Hi Stephen,

On 2016-12-01 01:08 PM, Stephen Scott wrote:
Hello Brooks, Stephen;

What's all this discussion about precision?
Merely about the math of their smear method.

The smear has tossed the precision of the second SI out the window.
This is totally unacceptable for an application that requires a precise and stable frequency reference (telecommunications and broadcast for example).
Yes, of course, but the whole purpose of the smear is to hide the Leap Second from the downstream 86400-second-day systems, especially operating systems, that may not be prepared to cope with the Leap Second. As I understand it, it compromises accuracy for reliability, buts that the best solution to avoiding potential wide-spread problems.

Further, this is not the only smear algorithm.
A proliferation of smears could be the best reason for getting rid of the leap second.
As I read it I think Google's intention is to publish their method and algorithm in the hopes others may follow it. It would be better if everybody did it the same way, but it will remain to be seen if others will choose to follow the example.

-Brooks


The time community is not monolithic and there are different requirements of users.
No single approach is likely to satisfy all.
There is a requirement for a minimal set of standardized approaches.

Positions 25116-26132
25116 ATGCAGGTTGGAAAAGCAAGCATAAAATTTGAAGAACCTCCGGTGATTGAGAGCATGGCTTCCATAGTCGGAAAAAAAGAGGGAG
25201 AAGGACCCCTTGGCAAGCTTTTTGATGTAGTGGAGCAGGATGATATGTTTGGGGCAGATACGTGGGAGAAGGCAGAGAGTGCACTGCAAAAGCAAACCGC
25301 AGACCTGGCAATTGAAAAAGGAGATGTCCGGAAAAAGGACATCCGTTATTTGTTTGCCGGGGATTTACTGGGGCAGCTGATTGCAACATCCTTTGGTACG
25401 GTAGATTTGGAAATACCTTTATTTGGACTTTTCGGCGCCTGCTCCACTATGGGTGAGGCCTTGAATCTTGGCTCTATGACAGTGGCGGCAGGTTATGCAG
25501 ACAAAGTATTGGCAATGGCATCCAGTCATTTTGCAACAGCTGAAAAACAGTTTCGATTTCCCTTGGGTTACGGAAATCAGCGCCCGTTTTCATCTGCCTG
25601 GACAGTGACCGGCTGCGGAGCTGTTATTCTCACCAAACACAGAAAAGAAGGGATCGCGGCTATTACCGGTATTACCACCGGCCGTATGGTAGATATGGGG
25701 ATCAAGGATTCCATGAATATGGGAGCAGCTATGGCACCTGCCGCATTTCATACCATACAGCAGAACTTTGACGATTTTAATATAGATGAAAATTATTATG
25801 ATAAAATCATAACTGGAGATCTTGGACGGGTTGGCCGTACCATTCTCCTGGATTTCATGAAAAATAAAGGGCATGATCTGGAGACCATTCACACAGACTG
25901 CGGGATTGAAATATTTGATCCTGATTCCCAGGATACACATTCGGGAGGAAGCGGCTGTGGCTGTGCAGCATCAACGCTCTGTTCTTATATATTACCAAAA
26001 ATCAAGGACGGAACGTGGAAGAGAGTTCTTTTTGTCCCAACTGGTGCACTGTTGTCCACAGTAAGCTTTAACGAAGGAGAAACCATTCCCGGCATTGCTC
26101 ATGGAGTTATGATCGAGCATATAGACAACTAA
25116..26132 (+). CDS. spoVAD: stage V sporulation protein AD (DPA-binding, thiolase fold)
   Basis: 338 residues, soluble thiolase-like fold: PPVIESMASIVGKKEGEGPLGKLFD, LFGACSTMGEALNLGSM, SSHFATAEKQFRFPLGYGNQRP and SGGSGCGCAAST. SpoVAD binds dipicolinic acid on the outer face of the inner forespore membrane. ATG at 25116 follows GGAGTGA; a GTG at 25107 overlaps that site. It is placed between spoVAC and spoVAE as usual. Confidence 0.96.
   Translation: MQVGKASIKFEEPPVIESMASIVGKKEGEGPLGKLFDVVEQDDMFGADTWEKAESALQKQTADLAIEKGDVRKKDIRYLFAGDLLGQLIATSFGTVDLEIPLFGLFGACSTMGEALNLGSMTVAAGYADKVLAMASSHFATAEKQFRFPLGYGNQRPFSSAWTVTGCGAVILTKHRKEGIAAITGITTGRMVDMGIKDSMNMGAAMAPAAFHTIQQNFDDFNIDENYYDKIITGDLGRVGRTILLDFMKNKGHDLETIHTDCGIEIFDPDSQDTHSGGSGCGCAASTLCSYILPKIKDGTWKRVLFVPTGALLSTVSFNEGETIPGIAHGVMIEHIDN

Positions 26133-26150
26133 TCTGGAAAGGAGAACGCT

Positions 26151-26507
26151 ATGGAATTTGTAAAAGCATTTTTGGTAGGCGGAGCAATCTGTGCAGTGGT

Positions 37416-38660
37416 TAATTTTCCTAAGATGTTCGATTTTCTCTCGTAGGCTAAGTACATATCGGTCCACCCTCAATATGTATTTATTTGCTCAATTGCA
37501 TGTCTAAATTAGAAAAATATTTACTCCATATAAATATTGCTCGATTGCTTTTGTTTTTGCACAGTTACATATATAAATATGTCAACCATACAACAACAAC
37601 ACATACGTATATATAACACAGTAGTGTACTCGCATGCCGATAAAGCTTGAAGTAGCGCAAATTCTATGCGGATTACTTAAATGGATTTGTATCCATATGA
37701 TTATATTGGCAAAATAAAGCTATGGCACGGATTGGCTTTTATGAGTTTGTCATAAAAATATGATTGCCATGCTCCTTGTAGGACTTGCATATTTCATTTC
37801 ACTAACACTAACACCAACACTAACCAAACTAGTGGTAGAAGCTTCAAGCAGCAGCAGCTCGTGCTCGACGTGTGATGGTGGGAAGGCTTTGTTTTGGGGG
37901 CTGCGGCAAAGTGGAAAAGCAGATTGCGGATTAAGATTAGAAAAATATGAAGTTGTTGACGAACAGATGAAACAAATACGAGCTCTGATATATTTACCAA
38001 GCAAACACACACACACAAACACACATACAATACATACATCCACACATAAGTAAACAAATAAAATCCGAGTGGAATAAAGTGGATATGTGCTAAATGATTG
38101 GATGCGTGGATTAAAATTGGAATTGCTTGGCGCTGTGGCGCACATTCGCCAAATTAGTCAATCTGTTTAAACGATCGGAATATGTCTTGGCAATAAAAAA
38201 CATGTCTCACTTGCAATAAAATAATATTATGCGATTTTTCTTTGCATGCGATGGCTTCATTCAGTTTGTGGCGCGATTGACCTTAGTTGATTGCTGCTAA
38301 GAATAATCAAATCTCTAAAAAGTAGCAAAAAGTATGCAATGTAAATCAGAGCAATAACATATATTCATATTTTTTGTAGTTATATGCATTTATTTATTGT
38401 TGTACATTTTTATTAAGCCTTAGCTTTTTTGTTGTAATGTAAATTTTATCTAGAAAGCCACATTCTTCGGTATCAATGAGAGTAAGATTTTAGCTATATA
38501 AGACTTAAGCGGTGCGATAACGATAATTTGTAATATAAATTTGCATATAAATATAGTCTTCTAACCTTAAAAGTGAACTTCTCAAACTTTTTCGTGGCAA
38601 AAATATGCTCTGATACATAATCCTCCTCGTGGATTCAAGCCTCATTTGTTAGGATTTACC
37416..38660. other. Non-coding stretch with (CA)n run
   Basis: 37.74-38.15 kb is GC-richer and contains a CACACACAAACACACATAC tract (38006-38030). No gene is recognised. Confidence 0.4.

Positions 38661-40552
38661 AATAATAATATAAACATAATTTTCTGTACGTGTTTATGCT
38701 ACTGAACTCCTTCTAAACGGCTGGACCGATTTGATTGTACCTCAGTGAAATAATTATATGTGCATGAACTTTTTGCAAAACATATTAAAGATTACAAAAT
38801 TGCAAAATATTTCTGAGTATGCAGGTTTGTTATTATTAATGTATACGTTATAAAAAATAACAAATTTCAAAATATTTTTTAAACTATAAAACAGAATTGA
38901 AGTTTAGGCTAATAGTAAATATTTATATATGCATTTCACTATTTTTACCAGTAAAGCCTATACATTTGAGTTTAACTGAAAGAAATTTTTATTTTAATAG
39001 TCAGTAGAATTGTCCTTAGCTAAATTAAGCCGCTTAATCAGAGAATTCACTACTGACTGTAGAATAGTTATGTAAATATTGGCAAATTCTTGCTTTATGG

-Stephen


On 2016-12-01 12:39, Brooks Harris wrote:
Hi Stephen,
On 2016-12-01 02:49 AM, Stephen Colebourne wrote:
More details on the developer site:
https://developers.google.com/time/

Notably this page:
https://developers.google.com/time/smear

which include "Our proposed standard smear" - "We would like to
propose to the community, as the best practice for leap seconds in the
future, a 24-hour linear smear from noon to noon UTC"

Hip hip hooray! De facto standards for the win!

Stephen
Ah, this is good. I'd missed that page yesterday.

I might suggest you good go a little further.

You say "Each second of time marked by Google's servers will be about 13.9 μs longer than an SI second. "

Some developers may probably need to know exactly, or as exactly as possible, the ratio.

If I've got this right:

20 hours = 20 * 60 * 60 = 72000 seconds
Plus the Leap Second = 72001 second
So the ratio is 72001 / 72000 = 1.000013889 (rounded to 10-9th precision, nanoseconds)
This a repeating decimal number which may be denoted 1.000013(8).
Applications should be careful to provide adequate precision for the purpose.

-Brooks








On 30 November 2016 at 21:05, Tom Van Baak <t...@leapsecond.com> wrote:
I'm surprised no one has posted this news yet:

"Making every (leap) second count with our new public NTP servers"
https://cloudplatform.googleblog.com/2016/11/making-every-leap-second-count-with-our-new-public-NTP-servers.html

/tvb

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